While I find it interesting that despite listing his addiction and denial problems, the author concludes that he could not have foreseen Robin’s final action (a denial in itself), the line that really jumped out at me and the one I could not ignore, was the one that read, “He SHOULD have been happy.” I find this line of thinking MUCH more stunning than the news of Robin’s suicide, itself. To me, this statement reflects a huge problem within our society- the fact that people are expected to be happy in the first place, and secondly, that the things outside of us are what makes us happy. This kind of sentiment offers no compassion or understanding towards the interior state of a human being, which is something that can only be felt and experienced by that person. All of the money in the world, a big house, a new wife or husband (or girlfriend or boyfriend) can not alter the way a person feels on the inside. Anything external, including new love, can make a person feel good for a period of time, but we can never escape our own interior worlds. We must therefore learn how to care for and comfort our own selves. Nothing outside of us can do this for us. No one has a right to make a judgment on what “Should” make another person happy. We are all build differently, with different needs, wants, and personalities. I remember when I was suffering through a period of depression while I was working in the lab I was in, and telling a co-worker how I was feeling. “You live by the ocean. You have no right to feel sad!” was her response. I was taken aback. Yes, I live near the ocean, but that doesn’t mean I was getting the chance to visit it, and what did that fact have to do with what I was experiencing internally? She wasn’t even allowing herself to hear me.
I’ve also heard several people respond to Robin’s death by saying that suicide is a selfish thing to do. Again, I found myself having difficulty accepting this opinion. People who say that it is a selfish act are not being compassionate towards the person in pain. I can argue that wanting a person who is constantly in agony to stay alive just so that person doesn’t have to feel the pain and sadness over their loss is just as much a selfish act. No one has any control over the timing or circumstances of another person’s death. Your loved one could die in a car accident tomorrow. No matter how they leave, you will have to experience the difficult feelings of their loss. It’s all a natural part of life. The timing is not up to you. I have extensive experience with the feelings of depression and honestly have often felt like I don’t want to exist anymore many times. My energy gets so low and being so alone, I sometimes find it difficult to find positive things to grasp onto. The life of a human being is full of suffering. Some of us were given far more to deal with and heal from than others. A depressed person feels extremely isolated, alone, lacking in life energy, and experiences great difficulty in finding anything hopeful to grasp onto. It is a very dark place that easily spirals downwards and becomes harder and harder to make one’s way out of. In this state, death often seems like the only relief. A person doesn’t commit suicide to cause pain to the people they know. They do it because it is the only relief that they can think of from the constant, unbearable pain that they are experiencing. And who is to say how long another human should be alive- especially when suffering to such a great degree? I feel like Robin Williams lived a full-life. He left behind an extraordinary body of work and made millions of people laugh and smile. Perhaps he completed the work that he came here for. We don’t owe anything to anyone else. We can’t live our lives for the sake of another person. Is it right to force two people who can’t stand one another to stay in a marriage “for the sake of the children?”. This scenario hurts everyone involved. I feel the same way as in the case of a suicide. A person can not stay alive and feel miserable all of the time just to remain living for someone else or to keep someone else from feeling difficult feelings. We are each in charge of our own lives. We are each responsible for our own selves. Is it possible to intervene and help a person who is suffering? Of course. We should always reach out to one another and do whatever we can to make those around us feel loved and important. A hug and a listening ear do SO much for a person who is feeling depressed and these are things that each one of us can easily offer to one another. However, what a person ultimately chooses to do is their own right.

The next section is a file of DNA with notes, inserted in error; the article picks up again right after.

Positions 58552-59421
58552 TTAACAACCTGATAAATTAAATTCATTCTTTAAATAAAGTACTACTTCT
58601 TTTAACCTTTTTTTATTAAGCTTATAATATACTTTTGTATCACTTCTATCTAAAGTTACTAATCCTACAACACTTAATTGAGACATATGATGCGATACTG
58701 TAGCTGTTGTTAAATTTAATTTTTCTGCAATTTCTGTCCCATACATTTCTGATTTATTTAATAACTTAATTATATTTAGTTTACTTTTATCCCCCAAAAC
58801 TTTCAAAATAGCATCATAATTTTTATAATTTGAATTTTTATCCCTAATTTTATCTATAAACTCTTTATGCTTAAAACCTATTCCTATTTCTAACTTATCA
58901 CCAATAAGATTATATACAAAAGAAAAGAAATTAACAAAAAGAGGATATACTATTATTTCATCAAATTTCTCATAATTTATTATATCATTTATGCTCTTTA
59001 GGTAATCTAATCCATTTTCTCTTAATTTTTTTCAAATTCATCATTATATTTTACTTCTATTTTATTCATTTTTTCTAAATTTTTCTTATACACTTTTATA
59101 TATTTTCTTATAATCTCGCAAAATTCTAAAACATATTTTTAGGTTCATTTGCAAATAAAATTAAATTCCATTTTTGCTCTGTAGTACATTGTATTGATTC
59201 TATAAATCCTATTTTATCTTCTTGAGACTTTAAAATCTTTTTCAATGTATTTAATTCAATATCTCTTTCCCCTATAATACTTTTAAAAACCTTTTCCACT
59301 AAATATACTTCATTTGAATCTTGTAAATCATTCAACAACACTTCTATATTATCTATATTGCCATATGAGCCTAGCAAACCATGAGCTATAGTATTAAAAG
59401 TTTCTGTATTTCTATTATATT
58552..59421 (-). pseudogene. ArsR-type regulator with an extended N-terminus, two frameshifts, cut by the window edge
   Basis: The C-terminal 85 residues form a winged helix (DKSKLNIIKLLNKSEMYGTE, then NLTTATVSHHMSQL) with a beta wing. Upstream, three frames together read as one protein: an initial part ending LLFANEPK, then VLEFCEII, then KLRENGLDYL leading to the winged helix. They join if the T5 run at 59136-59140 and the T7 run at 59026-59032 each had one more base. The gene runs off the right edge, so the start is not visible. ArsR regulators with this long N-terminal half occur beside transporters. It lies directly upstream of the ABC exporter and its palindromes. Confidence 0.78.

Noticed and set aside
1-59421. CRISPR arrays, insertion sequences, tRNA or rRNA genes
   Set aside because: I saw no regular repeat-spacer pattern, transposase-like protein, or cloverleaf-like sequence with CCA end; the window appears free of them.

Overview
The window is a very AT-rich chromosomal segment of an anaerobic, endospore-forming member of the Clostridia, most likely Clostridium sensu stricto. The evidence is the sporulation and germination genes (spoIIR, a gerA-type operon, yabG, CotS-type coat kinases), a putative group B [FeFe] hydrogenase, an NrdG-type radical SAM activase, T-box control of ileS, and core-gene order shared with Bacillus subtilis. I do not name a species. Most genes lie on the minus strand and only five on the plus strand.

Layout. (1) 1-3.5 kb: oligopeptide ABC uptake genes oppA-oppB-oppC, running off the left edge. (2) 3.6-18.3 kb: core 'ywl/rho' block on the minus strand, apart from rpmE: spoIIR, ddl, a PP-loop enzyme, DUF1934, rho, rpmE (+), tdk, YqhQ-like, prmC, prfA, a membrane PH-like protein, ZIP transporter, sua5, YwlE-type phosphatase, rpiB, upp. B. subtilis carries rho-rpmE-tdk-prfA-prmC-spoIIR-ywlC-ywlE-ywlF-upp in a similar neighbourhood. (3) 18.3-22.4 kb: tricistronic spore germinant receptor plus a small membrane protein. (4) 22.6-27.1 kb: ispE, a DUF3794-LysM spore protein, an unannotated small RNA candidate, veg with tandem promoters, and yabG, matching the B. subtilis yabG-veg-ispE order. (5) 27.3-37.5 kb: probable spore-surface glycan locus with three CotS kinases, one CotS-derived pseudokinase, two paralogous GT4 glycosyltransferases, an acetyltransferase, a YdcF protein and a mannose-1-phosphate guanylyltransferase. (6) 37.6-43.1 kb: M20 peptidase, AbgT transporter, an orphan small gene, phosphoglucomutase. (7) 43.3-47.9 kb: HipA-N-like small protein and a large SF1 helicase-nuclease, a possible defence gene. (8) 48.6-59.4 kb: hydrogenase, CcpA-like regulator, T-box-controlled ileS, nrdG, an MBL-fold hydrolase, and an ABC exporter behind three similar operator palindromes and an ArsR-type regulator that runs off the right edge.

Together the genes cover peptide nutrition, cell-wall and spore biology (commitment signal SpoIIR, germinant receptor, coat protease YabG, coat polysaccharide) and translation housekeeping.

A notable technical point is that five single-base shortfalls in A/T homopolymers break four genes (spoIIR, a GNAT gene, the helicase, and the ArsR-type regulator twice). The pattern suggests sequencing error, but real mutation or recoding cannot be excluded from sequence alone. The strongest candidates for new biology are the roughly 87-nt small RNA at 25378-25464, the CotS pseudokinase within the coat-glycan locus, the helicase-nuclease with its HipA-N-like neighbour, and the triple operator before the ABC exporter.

I also heard an interview with Joan Rivers on NPR which confused me.
She began by stating, “Shocking, Shocking news!”.